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The Crisis in Political Science Education

Political science professors are increasingly being forced to choose which form of inclusivity to prioritize. That decision will have a large impact on the face of higher education for decades to come.
Students walk near Royce Hall on the University of California–Los Angeles campus in Los Angeles, California.

Students walk near Royce Hall on the University of California–Los Angeles campus in Los Angeles, California.

There is a developing crisis in political science education. Professors are increasingly finding that their commitment to non-partisan education is in conflict with their commitment to inclusivity. And it's going to get worse.

Most professors, particularly those who teach American politics at American universities, work to maintain an environment of non-partisanship in the classroom. Professors fully recognize their political leanings, and they're acutely aware of the literature showing how political leanings can color our behavior and perceptions in subtle ways.

And yet, speaking from my own experience as a professor at the University of Denver, we teachers want students to feel welcome in the classrooms, to be able to air their impressions and experiences—whether those favor Republicans, Democrats, Independents, Greens, or any other party. I enjoy a wide-ranging debate, within guidelines of civility, among my students and welcome critiques and questions about the material I present from any direction. (We also help students get internships across the partisan spectrum.)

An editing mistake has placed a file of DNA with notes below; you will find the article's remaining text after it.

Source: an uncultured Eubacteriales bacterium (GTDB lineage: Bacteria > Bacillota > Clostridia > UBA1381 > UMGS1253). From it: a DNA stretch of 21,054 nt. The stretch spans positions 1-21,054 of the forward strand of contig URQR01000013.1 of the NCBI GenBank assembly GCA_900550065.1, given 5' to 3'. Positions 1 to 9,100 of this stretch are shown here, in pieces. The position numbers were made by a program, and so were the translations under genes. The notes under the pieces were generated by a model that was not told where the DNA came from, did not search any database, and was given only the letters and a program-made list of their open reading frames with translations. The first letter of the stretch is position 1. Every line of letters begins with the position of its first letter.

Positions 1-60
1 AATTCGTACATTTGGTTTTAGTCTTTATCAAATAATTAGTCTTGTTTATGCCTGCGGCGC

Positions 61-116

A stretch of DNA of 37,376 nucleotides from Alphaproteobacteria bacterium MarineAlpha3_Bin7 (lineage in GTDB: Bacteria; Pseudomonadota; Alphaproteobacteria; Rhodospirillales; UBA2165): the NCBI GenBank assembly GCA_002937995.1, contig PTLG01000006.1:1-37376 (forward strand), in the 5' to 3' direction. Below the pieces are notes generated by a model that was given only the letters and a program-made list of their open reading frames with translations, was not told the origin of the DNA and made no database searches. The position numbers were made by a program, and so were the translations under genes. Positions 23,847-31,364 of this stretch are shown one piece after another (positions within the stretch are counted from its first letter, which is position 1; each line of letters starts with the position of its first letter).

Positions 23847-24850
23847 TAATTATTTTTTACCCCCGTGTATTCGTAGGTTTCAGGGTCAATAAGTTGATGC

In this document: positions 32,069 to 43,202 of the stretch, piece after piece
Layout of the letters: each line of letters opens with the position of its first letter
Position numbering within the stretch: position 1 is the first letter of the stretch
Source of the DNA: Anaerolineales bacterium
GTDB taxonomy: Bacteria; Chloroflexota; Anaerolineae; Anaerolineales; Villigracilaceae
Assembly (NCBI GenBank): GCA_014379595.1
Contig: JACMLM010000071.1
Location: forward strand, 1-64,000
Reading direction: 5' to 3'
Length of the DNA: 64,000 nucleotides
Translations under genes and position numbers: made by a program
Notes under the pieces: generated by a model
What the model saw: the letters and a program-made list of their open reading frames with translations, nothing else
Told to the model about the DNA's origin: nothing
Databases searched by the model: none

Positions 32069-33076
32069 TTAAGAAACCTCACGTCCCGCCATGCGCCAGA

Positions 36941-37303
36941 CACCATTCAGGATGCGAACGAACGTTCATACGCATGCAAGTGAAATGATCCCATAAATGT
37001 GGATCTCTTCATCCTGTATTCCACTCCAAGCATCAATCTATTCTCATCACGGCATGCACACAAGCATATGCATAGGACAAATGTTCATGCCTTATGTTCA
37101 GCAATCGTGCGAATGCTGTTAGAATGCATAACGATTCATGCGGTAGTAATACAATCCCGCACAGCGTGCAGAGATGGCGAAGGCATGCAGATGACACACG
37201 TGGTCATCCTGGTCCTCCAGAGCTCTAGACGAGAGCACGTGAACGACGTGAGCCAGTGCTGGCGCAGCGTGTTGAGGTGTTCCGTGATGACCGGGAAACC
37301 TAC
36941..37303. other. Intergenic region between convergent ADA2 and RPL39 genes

There are a number of different approaches to the political science pedagogy. I teach about institutions and patterns: how parties are organized, how campaigns tend to operate, how voters tend to respond to the economy and politicians—truths that extend across party lines.

But partisanship is not the only form of inclusivity professors seek. We are also committed to welcoming students across racial and ethnic groups, gender identities and sexual orientation, and income and backgrounds. We recognize that tolerance itself is insufficient; being neutral in the classroom just serves to permit existing hierarchies to continue. We want the classroom to be a place where oft-minimized voices can be heard.

In theory, there shouldn't be a conflict between these different forms of inclusivity. I want Democrats and Republicans to be able to share their views, just as I want white students and students of color, male and female students, straight and gay students, to be able to share theirs. And I won't tolerate attacks on a student's partisanship any more than I'd tolerate one on their race, faith, gender, or sexual orientation.

But the parties are changing, and in a way that makes a conflict in these commitments inevitable. There have been important demographic differences between the parties for a long time, of course—African Americans have been voting overwhelmingly for Democrats for roughly a half century, and women have been to the left of men for decades. Modern Democrats tend to be more welcoming of immigrants, the LGBT community, and others who bear some dissimilarities from, say, the people who signed the Declaration of Independence.